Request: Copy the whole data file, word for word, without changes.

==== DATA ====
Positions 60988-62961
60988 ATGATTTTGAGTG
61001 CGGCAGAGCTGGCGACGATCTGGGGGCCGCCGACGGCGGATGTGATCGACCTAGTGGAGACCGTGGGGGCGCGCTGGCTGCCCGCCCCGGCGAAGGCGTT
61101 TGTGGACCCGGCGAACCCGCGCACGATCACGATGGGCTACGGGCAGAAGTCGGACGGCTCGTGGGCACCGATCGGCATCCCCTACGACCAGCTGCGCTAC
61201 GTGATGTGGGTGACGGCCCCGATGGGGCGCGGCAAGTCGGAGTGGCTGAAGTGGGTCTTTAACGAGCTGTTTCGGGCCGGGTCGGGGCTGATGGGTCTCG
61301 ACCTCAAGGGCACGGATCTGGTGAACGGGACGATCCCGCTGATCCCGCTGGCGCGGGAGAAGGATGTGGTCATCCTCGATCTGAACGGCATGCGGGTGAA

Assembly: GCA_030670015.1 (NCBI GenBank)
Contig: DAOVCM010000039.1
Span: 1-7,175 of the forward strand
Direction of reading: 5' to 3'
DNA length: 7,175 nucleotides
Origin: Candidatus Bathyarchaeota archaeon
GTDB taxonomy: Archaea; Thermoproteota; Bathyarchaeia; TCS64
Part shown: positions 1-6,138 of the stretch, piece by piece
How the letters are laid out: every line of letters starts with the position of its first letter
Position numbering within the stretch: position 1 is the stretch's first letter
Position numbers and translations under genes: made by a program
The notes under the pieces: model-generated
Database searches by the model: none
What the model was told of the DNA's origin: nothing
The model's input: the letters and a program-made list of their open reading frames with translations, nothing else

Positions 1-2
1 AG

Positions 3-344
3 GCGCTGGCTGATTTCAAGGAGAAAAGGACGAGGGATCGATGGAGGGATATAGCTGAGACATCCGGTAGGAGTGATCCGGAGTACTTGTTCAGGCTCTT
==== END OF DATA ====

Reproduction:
Positions 60988-62961
60988 ATGATTTTGAGTG
61001 CGGCAGAGCTGGCGACGATCTGGGGGCCGCCGACGGCGGATGTGATCGACCTAGTGGAGACCGTGGGGGCGCGCTGGCTGCCCGCCCCGGCGAAGGCGTT
61101 TGTGGACCCGGCGAACCCGCGCACGATCACGATGGGCTACGGGCAGAAGTCGGACGGCTCGTGGGCACCGATCGGCATCCCCTACGACCAGCTGCGCTAC
61201 GTGATGTGGGTGACGGCCCCGATGGGGCGCGGCAAGTCGGAGTGGCTGAAGTGGGTCTTTAACGAGCTGTTTCGGGCCGGGTCGGGGCTGATGGGTCTCG
61301 ACCTCAAGGGCACGGATCTGGTGAACGGGACGATCCCGCTGATCCCGCTGGCGCGGGAGAAGGATGTGGTCATCCTCGATCTGAACGGCATGCGGGTGAA

Assembly: GCA_030670015.1 (NCBI GenBank)
Contig: DAOVCM010000039.1
Span: 1-7,175 of the forward strand
Direction of reading: 5' to 3'
DNA length: 7,175 nucleotides
Origin: Candidatus Bathyarchaeota archaeon
GTDB taxonomy: Archaea; Thermoproteota; Bathyarchaeia; TCS64
Part shown: positions 1-6,138 of the stretch, piece by piece
How the letters are laid out: every line of letters starts with the position of its first letter
Position numbering within the stretch: position 1 is the stretch's first letter
Position numbers and translations under genes: made by a program
The notes under the pieces: model-generated
Database searches by the model: none
What the model was told of the DNA's origin: nothing
The model's input: the letters and a program-made list of their open reading frames with translations, nothing else

Positions 1-2
1 AG

Positions 3-344
3 GCGCTGGCTGATTTCAAGGAGAAAAGGACGAGGGATCGATGGAGGGATATAGCTGAGACATCCGGTAGGAGTGATCCGGAGTACTTGTTCAGGCTCTT